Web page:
Give a Hoot, Don’t Pollute!

I just love them so, so much.

Remember Woodsy Owl, from the 70s and 80s? He, along with Smokey the Bear, trained me early and often to take care of what I left behind. Fortunately, though, I also had extremely surroundings-mindful, hippy souls for parents. “Leave everywhere you go a little cleaner than you found it” was my mom’s credo; my dad’s, “Pick up for yourself plus one more.”

I was terrified of fire, and also of getting spanked, so I see why my early self absorbed these important lessons so wholly. That, combined with my brother being a slob and my mom paying me $2 to clean his room (the toys were everywhere; the floor, almost invisible), turned me into the uptight neurotic cleaner I am to this day.

I tried to teach my son by demonstration when he was young, but I was also in my Twenties and real unhappy with my job, so I barely gave him time to put anything down before I picked it up. While he was pretty messy as a youth, he has now grown into a male version of me, fidgeting and picking things up to clean, rarely sitting when people are in his house.

I automatically face store shelves. I clean up public restrooms – at least picking up scattered paper towels. And I pick up trash…in parking lots, and on the river.

That brings us to today. Josh and I were on a stretch of river and stopped to sightsee. And when I went to get back in my kayak, I noticed two cans, almost invisible because they were so deeply embedded into the earth. It took a bit to pull them out, and when I did, I noticed that one was a very-old-model Mountain Dew can, bleached by sun and almost unrecognizable, and one was Coke (as a past aficionado of both beverages, I know more than I’m usually comfortable admitting to myself about the styles of can through the years).

And that made me think of my perception of litterers vs. the reality.

What always helps me when I find trash in the rivers, aside from throwing it in my boat, is imagining the circumstances that led people to leave it.

I like to picture one of two things. The first, a capsized boat and a swift current. The boater is saved, but dragged, screaming and flailing, to land, while they scream “SOMEONE GET THE CANS!!!! PLEASE GOD, I CAN’T CONTRIBUTE TO DESECRATING THIS EARTH!!!!”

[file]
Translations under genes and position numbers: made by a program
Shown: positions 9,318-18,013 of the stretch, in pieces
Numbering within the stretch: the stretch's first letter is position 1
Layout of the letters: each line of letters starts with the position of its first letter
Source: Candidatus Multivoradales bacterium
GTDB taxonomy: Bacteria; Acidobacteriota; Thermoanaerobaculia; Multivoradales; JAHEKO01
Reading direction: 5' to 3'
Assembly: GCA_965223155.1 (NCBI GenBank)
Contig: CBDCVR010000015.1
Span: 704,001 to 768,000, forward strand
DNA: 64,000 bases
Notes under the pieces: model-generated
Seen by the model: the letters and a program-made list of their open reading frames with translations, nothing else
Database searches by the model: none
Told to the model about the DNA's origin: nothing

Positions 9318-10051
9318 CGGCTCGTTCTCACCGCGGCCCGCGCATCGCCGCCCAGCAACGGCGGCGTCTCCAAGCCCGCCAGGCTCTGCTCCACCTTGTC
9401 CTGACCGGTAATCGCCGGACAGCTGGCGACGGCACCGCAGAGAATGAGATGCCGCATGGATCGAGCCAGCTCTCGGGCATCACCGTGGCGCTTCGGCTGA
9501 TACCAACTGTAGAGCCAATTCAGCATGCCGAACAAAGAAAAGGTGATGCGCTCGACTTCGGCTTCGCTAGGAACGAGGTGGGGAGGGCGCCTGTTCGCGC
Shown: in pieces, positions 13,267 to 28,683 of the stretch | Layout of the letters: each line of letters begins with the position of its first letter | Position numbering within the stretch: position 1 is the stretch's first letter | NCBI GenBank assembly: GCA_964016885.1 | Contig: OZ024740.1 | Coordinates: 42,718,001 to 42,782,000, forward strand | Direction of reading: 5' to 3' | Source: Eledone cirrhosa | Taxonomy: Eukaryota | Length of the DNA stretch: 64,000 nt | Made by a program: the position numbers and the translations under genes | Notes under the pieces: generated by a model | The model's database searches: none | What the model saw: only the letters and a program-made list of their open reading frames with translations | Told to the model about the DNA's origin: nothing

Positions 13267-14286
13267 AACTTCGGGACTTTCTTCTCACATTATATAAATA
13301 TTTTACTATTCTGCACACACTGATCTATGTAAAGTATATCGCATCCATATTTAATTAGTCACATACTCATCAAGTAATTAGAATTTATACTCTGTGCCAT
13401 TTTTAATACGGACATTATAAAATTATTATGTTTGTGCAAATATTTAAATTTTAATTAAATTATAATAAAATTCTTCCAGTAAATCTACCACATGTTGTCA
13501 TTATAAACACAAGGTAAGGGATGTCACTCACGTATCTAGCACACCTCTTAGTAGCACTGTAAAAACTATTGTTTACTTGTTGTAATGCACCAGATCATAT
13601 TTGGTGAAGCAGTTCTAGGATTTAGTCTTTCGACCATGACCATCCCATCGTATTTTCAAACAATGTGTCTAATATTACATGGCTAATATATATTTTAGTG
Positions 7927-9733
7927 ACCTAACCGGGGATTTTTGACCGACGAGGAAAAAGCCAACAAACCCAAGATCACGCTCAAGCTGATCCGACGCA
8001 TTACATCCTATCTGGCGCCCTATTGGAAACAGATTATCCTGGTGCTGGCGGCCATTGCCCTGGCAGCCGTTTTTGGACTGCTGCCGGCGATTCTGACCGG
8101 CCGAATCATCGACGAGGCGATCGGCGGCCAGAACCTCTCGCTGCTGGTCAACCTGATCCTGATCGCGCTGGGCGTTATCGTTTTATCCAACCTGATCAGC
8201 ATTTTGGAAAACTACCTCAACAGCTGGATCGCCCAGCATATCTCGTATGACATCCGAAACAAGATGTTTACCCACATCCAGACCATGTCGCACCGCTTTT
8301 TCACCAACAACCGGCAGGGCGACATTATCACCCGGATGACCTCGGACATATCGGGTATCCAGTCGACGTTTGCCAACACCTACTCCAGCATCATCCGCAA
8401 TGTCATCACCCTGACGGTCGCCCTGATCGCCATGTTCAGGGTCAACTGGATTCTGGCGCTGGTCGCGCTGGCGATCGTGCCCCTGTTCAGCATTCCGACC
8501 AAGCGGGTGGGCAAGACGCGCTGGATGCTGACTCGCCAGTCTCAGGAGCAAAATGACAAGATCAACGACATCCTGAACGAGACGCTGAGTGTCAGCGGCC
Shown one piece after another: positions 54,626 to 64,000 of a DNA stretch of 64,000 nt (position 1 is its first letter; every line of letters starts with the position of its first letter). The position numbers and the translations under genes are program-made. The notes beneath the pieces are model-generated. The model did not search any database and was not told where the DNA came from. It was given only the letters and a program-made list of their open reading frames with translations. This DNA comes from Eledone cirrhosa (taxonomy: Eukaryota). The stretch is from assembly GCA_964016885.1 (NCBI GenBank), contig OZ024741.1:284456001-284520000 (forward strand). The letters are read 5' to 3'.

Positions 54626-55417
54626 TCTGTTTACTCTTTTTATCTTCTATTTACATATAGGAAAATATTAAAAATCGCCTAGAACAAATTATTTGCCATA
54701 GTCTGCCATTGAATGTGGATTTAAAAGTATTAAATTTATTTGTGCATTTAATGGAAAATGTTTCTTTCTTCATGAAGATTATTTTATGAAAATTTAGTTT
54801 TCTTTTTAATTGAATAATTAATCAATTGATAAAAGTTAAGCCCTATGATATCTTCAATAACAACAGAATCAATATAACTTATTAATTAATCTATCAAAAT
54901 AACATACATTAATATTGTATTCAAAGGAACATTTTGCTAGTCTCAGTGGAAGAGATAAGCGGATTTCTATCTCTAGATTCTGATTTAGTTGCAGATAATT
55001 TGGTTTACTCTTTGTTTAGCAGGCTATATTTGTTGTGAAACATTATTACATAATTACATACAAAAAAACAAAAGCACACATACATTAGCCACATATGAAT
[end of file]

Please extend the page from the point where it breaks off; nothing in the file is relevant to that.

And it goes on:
But the cans are gone.

The second is more friendly (everyone lives, before you get uppity). The mom of a family heads out from the stopping point to poke around and decides the family may as well leave too. The kids are jerks and toss their cans down when they hear their mom calling for them to get going.

What’s actually likely: empty containers blow out of boats. People are drunk. And, yes, some people don’t care.

I preach not judging people, but the truth is that I 100% do. I have no patience for people who leave messes, even if I know them to be great people otherwise. People who leave trash behind automatically at movie theaters, or self-bussing restaurants, are automatically darker in my mind. I think I see this happening:


But the truth is way more complex. People have distracting thoughts, or they’re hurried and dealing with a bunch of kids, or they’re just trying to hold it together and trying to get out of a public space before they have a panic attack. They may have entrusted trash pickup to another member of the party who just didn’t do it.

There is a definite benefit to raising children, and teaching people around us, by example and by patience, that we all just pick up after ourselves. But the older I get, the more gray everything is. The more forgiving I find myself becoming, the less uptight I get when my stepkids throw stuff on the ground and walk away. I mean, I absolutely make them pick it up, but I’m not nearly as hard on them as I was on my poor son.

And the more beautiful the nature around us has become, the healthier the planet has become from the shutdown, the more I really hope that we can all make small changes to allow it to continue. While I know that it’s corporations causing the vast majority of pollution on this scale, I also know that it’s people that work at corporations.

So…give a hoot! Whaddya say?

And while you’re giving a hoot, I have these recommendations:

Movie of the Day: Airplane!, Hulu. It’s zany and will remind you of a time when we used to get on airplanes!

Show of the Day: Six Feet Under, now on Hulu. It’s gorgeous, and it wasn’t available anywhere streaming for a long time. There has never been a show with a finale that struck me so intensely. Take advantage!

Song of the Day: In keeping with my favorite bands that I would kill to see live series, we have Langhorne Slim & the Law’s “Changes,” (above) because we’re all goin’ through ’em.

Plant of the day: coleus. I love these, and there are so many gorgeous varieties. It’s my go-to, and grows inside and outside very well! Get ya some!


I start every day vowing to become healthier and end every day by zeroing out my fridge.
That's the kind of self-sabotage that forms the core of my being.
You know what I'm good at, though? Spinning words into a magical skein that envelopes you in success. Let's talk about that first, and if snacks end up happening, so be it.

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  1. Loved this right on. I feel exactly the same. I have cleaning issues too and cannot understand nor tolerate folks who pollute. It’s TRUE the older you get the more understanding you become. I too love the new feeling that the earth got a bit of a rest. Praying we all come out of this wiser and more grateful.

  2. Sue Ellen Novak says:

    I gotchurback!❤️

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